STEFAN Currently no Austrian is climbing more high end problems than you do. How tricky is it for a fairly young climber to get support from the outdoor industry?
CHRISTOF Yeah, difficult topic. I would say it’s not so easy. For example I have no shoe sponsor yet.
STEFAN In your opinion, how important are social media skills for an athlete to assert oneself within the outdoor community?
CHRISTOF Nowadays the social media presentation is the most important element to get a good sponsor. I think the appearance on social networks is even more important than the performance itself. For example I know a few really strong guys without any sponsors and a lot of not too strong guys with a lot of sponsors.
STEFAN Everybody who spent some time on the rock with you knows about your seemingly endless motivation. How do you push yourself to train and climb at your limit?
CHRISTOF My motivation for the rock is always there and I can’t imagine not being motivated. Training is another story. Basically I’m rarely motivated for the training itself but when I think about my projects on the rock I really feel the urge to get stronger! Since I have to work 38,5 h per week it’s also the best choice to train some hours in the gym after work.
STEFAN I guess you are slowly running out of boulder problems. Do you have any specific lines in mind you would like to climb this winter?
CHRISTOF I think there are still a lot of really hard lines left but in the 8A range they are getting less and less. Probably that’s one of the reasons why I started to project more harder lines instead of climbing a lot of “medium” hard lines at the second half of the year.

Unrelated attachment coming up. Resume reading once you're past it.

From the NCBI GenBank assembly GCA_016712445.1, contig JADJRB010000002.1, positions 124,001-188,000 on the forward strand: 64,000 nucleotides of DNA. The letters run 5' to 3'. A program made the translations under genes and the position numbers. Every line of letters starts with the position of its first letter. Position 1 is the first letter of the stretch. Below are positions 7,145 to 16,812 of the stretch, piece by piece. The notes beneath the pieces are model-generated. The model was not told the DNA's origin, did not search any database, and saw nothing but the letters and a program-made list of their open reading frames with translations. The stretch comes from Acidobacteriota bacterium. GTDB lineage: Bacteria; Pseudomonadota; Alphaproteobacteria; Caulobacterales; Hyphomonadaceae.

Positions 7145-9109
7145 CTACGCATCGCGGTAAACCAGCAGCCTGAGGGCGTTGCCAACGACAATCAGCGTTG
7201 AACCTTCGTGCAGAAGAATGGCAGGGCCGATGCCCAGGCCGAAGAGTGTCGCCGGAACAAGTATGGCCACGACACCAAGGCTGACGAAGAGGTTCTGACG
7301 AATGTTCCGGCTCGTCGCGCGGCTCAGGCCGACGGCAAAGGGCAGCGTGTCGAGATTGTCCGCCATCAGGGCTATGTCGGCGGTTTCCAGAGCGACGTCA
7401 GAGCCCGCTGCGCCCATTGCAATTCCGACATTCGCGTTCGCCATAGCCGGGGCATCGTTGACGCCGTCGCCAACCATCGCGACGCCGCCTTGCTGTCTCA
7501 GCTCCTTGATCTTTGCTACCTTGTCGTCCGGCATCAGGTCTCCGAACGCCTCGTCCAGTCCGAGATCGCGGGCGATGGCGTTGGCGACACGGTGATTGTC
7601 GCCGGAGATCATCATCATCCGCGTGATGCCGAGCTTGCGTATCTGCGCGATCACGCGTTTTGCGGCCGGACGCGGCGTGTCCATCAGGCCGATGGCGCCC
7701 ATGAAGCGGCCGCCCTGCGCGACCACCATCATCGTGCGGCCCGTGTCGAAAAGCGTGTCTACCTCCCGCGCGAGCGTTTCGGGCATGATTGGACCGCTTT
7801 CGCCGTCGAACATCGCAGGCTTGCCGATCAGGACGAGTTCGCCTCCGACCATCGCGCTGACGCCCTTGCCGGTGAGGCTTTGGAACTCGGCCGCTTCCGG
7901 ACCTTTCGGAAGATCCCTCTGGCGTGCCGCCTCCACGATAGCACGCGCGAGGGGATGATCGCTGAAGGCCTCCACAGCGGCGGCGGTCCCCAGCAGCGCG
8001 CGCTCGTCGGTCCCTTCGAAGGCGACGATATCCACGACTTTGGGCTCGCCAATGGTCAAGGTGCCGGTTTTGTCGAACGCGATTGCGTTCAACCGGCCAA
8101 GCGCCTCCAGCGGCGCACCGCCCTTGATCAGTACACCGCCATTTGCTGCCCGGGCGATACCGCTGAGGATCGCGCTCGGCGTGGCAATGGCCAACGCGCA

I have a lot of projects but I don’t think that I can climb even half of them this year. For example Der mit dem Fels tanzt fb 8C, Big Kat fb 8B+, Emotional Landscapes fb 8C, Bügeleisen sit fb 8C, Lady in black fb 8B+, Zunami fb 8C, one hard 8B+ and one 8C project in a cave in the western part of Styria and many more.
STEFAN What is it about Bügeleisen that makes it so special?
CHRISTOF The Bügeleisen is just one of the most beautiful and proudest lines I have ever seen! The climbing is pretty cool as well and it’s quite my style. The fact that it was established by the living legend Klem Loskot and Nalle’s amazing story of the sitstart make it even more attractive to me.
STEFAN One last question, maybe the most important one: What means bouldering to you?
CHRISTOF Bouldering stands for having fun in Nature with friends, trying hard, failure, frustration, progression and ultimate satisfaction.
STEFAN Let’s leave it at that. Thanks for your time and keep up the psych!
CHRISTOF I’ll do my best, thank you!
Christof holding the swing of Flying Nemo fb 8B at Koralm, Austria.
Christof and Karoline Sinnhuber at Koralm.
Christof’s scorecard at 8a.nu.
The Source fb 8B+, Maltatal.
Too warm to climb hard.
Working Emotional Landscapes fb 8C in Maltatal.
First repetition of Nalle’s Flight Mode fb 8A+ in Maltatal. Christof added a sit start proposing 8B.